So you are a first time home buyer and you have no idea how to decide which mortgage is the right one for you?!
I can help guide you a little with this article but bear in mind that no one can give you perfect answers unless they know your whole scenario.
I am going to detail this in Question and Answer form to make it easier for you, the consumer, to find the answer you are looking for.
1. Do you have any down payment money saved up?
The answer to this question determines how much Loan to Value (LTV) you will need to borrow. Simply stated, LTV is the percentage of the appraised value OR asking price you will need to borrow. For instance : If you have a 20% down payment on a $200,000 purchase price/appraisal, your down payment would be $40,000. Your LTV would then be 80% since you need to borrow 80% of the price/value.
If you don’t have any down payment money saved up (and most consumers these days don’t), you may have access to a Down Payment Assistance Program (DPA) in your area. There are several of these available locally and nationally (Genesis, Nehemiah, AmeriDream) and you will need to either ask your loan officer about them or do your homework. Generally, the national DPA programs offer 3% down payment and your seller typically contributes another 3% toward your closing costs.
This leads us into discussion of loan programs.
2. Do you qualify for an FHA loan?
If you do qualify (your loan officer can determine this), you can then take advantage of the 97% purchase loan and combine it with the 3% DPA and 3% seller paid closing costs. This leaves the first time home buyer with minimal out of pocket expense. Also ask your title company for a first time home buyer discount. This could save you hundreds of dollars additionally.
If you can not use a DPA program and you do qualify for an FHA loan, you may also qualify for a MyCommunity loan. These are offered nationwide as well and they are 100% financing. No down payment needed. The credit parameters are similar to FHA loans and they are qualified using the same computer grading system as FHA loans. Ask your loan officer about MyCommunity loans and if he/she doesn’t know what these are, do some Internet research on your own and find a lender who offers them.
3. Does interest rate or monthly payment matter most to you?
If you are rate conscious then you won’t care if your monthly payment is Interest only or a 30-50 year amortization. But if you are like 75% of the rest of us consumers, you genuinely care about how big of a check your write every month for your mortgage. You live on a budget so payment will be one of your biggest considerations in buying that spiffy new house. When you consult with your loan officer, have your priorities in mind so you can convey to your loan officer what your “core wins” are. This helps them assist you in obtaining the right loan for you.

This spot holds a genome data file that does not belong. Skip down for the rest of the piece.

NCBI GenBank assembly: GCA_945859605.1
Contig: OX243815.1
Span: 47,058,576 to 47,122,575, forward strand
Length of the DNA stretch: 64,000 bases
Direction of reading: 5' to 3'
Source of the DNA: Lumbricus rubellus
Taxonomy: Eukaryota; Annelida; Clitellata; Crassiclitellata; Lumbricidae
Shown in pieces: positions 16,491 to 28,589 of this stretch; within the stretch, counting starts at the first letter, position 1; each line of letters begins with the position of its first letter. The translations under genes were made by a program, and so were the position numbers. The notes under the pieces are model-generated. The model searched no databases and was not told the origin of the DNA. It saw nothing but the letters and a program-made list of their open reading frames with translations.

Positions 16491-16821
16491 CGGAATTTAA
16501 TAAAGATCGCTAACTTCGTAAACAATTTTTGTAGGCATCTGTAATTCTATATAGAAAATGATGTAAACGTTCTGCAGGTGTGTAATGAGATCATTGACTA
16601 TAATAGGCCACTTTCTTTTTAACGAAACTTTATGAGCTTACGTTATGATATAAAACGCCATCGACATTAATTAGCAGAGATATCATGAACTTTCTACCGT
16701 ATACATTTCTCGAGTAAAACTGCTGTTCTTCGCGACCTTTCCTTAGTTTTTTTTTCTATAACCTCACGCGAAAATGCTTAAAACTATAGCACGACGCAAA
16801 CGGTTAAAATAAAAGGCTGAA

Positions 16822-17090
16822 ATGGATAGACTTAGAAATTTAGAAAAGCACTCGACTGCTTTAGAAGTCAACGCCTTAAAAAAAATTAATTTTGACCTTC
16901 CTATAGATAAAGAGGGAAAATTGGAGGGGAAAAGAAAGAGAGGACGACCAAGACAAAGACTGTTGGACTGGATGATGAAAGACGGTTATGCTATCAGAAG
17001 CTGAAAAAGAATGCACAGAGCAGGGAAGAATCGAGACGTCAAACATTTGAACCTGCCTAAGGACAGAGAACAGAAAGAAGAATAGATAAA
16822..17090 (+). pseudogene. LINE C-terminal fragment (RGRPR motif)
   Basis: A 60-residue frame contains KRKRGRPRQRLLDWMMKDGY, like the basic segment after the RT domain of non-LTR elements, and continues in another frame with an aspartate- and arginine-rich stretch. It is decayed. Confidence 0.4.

4. Do you plan to stay in the home for more than 2-5 years?
If you know going into this that you plan to either move away or upgrade or downsize within the next 5 years, you should also convey this to your loan officer up front. This is especially true if you are for sure about those future plans. Telling your loan officer that you plan to move across country in 3 years when your spouse leaves the Military is very important. It can save you thousands of dollars because instead of paying a higher interest rate to get a loan with a short or no prepayment penalty period, you can actually get the lower rate by selecting the loan with a 3 year prepayment penalty period.
Another way you can save yourself thousands if you know this going in – take a shorter fixed period on your loan. Instead of the traditional 30 year fixed loan, you can now get a better rate (lower payment) taking a 1, 3, 5, 7, or 10 year fixed rate. The rate stays fixed for the fixed period of the loan and then will start adjusting once the fixed period ends. If you know you are definitely moving in 3 years and are buying the home for a tax break, great deal, resale etc, lock in a 5 year fixed loan with a 3 year prepayment penalty. This will give you a rate between 1/2 to 1 point lower with most lenders.
5. Can you reasonably afford the mortgage payment, taxes, insurance, mortgage insurance, and maintenance every month and still be able to pay your other bills AND eat?
Most mortgage lenders limit your monthly complete Debt Ratio (DTR) of out going major expenses (mortgage, taxes, insurance, MI, credit cards, car loans,personal loans, student loans etc) to a maximum of 50% of your gross (before deductions) income.
The average consumer has several of the standard deductions coming out of each pay check so using your gross income isn’t exactly realistic but it is how it’s done. As a first time home buyer, you should be aware of things like “payment shock” (going from a low rent to a high house payment) and “1st payment default” as well as “foreclosure”. If you do not accurately take your entire budget into account before going into debt to buy your first home, you run the risk of losing that home and possibly everything else. It is wise to allow yourself an extra house payment in your budget each month to be put into an interest bearing savings account just in case you get sick or injured and can’t work for a couple of weeks. Most consumer experts suggest keeping $500 in a savings account for emergencies and I agree. But I suggest one additional house payment as a cushion so even if you have to let everything else go, you will still have a place to live.
Good luck and Happy House Hunting!